- The Washington Times - Monday, November 6, 2000

In the midst of a bipartisan spending orgy on Capitol Hill and on the eve of the presidential and congressional elections, it is worth recalling the preferences that Federal Reserve Chairman Alan Greenspan expressed in July 1999 regarding the disposition of the then-burgeoning federal budget surplus. Mr. Greenspan's "first priority" was to "let the surpluses run" i.e., let the surpluses be used to reduce the $3.6 trillion federal debt held by the public.
Mr. Greenspan then mentioned a second priority one that could, under specific circumstances, supersede his first preference. "[M]y second priority," the Fed chairman elaborated, "is if you find that as a consequence of those surpluses they tend to be spent, then I would be more in the camp of cutting taxes."
The ongoing bipartisan spending extravaganza that Mr. Greenspan feared has in fact been taking place for the past several weeks as the budget endgame has unfolded in Washington. Perhaps no other issue makes a stronger case for the election of George W. Bush than the imperative to restrain the federal spending explosion and to return a significant portion of the projected non-Social Security budget surpluses to America's overtaxed households, where the surpluses originated. With plans to increase spending above and beyond current projections by more than $2 trillion over the next 10 years, a Gore presidency would surely confirm Mr. Greenspan's worst fears.
Even beyond the indisputable fact that excess revenues not returned to taxpayers will inevitably be spent by Washington's politicians, the case for broad-based tax relief is unassailable. Measured as a percentage of gross domestic product, today's federal tax burden has matched the record high achieved during World War II. The nonpartisan Tax Foundation estimates that the federal tax burden in 1998 claimed 25.9 percent of a median two-income family's total income ($68,605), representing more than an 80 percent increase relative to the 14.2 percent federal tax burden that prevailed 40 years earlier. When state and local taxes are included, the Tax Foundation reported, total taxes now claim a greater share of a median two-income family's income (39 percent) than food, housing, transportation and clothing combined.
Meanwhile, a nominally Republican-controlled Congress and a Democratic White House have demonstrated themselves to be utterly incapable of spending restraint. Since the 1997 balanced-budget agreement, which established spending caps for discretionary spending (the roughly one-third of federal outlays that is unrelated to entitlements and interest payments), Congress and President Clinton have conspired to shatter those spending targets each year. Indeed, discretionary spending for fiscal 2001 at last count will be about $640 billion, or $100 billion above the cap set for 2001 by the 1997 agreement.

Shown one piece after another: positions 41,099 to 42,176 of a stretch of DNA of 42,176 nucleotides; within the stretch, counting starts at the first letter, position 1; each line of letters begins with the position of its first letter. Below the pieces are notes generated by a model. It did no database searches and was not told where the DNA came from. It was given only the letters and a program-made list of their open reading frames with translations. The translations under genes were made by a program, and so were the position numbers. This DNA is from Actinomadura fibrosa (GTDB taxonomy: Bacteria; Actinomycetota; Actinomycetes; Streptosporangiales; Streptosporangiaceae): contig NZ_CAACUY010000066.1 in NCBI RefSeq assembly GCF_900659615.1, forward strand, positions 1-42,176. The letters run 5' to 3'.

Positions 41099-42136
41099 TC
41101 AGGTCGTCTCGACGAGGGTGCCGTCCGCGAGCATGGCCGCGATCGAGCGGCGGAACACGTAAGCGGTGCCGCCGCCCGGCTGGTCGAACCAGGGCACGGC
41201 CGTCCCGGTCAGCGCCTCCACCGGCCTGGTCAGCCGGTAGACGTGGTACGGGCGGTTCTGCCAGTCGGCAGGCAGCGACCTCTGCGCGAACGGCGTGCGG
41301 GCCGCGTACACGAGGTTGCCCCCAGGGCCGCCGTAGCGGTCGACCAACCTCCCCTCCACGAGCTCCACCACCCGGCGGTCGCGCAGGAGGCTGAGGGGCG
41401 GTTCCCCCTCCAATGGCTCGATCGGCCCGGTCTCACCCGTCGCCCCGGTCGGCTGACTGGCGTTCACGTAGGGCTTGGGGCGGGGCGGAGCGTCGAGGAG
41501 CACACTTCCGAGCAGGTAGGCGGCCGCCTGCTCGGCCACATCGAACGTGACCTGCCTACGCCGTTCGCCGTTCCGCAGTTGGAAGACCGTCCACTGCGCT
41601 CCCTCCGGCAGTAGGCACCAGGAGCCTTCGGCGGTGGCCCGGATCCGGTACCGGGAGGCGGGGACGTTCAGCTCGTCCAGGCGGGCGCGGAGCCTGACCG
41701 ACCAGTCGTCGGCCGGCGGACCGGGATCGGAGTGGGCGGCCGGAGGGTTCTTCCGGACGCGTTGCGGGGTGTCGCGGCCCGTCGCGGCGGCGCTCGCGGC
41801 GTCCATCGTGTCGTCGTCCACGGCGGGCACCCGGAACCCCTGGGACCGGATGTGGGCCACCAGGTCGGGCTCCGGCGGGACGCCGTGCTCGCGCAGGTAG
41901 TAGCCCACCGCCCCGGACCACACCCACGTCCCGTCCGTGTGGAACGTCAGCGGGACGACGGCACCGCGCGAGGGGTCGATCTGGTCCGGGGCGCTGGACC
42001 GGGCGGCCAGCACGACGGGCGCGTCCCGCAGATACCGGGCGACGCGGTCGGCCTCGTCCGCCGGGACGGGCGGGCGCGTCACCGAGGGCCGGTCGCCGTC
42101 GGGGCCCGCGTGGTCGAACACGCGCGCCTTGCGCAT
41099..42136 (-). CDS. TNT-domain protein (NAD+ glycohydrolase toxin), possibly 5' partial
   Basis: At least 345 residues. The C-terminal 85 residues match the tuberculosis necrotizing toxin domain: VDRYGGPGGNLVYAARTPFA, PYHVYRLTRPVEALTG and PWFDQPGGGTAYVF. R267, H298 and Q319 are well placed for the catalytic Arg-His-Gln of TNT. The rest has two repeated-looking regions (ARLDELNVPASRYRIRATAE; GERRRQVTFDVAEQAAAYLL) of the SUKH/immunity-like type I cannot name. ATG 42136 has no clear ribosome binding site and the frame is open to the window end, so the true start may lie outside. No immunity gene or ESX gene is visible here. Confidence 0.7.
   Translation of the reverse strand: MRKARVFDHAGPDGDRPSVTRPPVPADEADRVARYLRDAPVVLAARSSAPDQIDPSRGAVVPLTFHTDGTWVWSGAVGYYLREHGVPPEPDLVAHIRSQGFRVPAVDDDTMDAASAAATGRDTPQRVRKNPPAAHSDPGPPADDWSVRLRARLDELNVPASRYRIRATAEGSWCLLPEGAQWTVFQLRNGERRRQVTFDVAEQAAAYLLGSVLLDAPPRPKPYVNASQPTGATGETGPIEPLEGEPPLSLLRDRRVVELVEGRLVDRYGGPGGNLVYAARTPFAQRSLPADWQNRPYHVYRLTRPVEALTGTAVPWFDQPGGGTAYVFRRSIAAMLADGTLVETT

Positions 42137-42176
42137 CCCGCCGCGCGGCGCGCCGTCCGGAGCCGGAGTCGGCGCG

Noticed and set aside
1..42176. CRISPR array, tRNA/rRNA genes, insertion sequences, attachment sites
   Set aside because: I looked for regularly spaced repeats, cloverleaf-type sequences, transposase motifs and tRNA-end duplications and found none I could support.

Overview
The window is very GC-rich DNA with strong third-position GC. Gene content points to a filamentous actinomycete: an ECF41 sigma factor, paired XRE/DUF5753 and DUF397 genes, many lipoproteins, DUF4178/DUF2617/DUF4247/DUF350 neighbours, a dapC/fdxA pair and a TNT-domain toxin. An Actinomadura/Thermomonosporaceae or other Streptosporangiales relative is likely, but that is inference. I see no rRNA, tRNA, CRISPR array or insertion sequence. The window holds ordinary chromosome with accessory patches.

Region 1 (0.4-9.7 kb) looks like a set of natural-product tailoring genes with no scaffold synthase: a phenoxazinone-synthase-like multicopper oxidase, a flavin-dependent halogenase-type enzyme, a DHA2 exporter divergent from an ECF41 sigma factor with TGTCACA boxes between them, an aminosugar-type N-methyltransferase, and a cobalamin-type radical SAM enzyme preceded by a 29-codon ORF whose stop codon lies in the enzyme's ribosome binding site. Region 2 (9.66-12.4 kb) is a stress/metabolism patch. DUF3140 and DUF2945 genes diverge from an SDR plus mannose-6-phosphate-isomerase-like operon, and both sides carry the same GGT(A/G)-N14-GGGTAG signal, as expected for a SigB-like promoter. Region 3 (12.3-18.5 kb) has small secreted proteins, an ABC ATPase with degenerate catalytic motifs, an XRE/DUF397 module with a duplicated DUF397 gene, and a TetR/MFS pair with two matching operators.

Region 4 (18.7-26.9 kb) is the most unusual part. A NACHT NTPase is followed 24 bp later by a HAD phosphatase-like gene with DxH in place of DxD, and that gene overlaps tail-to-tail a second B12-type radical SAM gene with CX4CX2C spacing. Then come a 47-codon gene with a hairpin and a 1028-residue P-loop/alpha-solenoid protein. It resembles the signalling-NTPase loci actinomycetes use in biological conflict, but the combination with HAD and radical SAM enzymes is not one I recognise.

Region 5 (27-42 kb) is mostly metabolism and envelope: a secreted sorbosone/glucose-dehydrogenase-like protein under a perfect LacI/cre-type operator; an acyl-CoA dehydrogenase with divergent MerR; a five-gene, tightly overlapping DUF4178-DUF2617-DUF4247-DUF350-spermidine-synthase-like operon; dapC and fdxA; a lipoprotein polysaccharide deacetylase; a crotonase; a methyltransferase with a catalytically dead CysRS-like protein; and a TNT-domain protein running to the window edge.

Like Mr. Greenspan and unlike Mr. Gore, Mr. Bush prefers tax cuts over spending increases. Mr. Bush's broad-based tax cuts, which would account for less than 30 percent of the total budget surpluses CBO has projected through 2010, would reduce tax rates for all taxpayers; remove 6 million taxpayers from the federal income tax rolls; double the $500-per-child tax credit; eliminate the savings-depleting death tax; and significantly alleviate the marriage penalty, which compelled about 25 million couples to pay nearly $1,200 more in income taxes last year than they would have paid if they were merely living together.
For all Mr. Gore's class-warfare vitriol during the campaign, the fact remains that "the wealthy" will actually pay a higher portion of total federal income taxes after Mr. Bush's plan is fully implemented. Reflecting an increase in today's steeply progressive tax system (the demonized "top 1 percent" earned 17.4 percent of income in 1997 and paid 33.2 percent of the total federal individual income taxes that year), the federal income tax burden of families earning more than $200,000 would increase from 39 percent today to 41 percent under Mr. Bush's plan. Far more important, the spending binges that have characterized the recent budget years would be restrained under a Bush presidency, rather than irresponsibly accelerated under a Gore administration. The beneficiaries of Mr. Bush's policies would all be taxpayers. Under Mr. Gore, the vast majority of taxpayers would be the victim of his unrestrained spending and in adequate tax relief. The choice could not be more clear.

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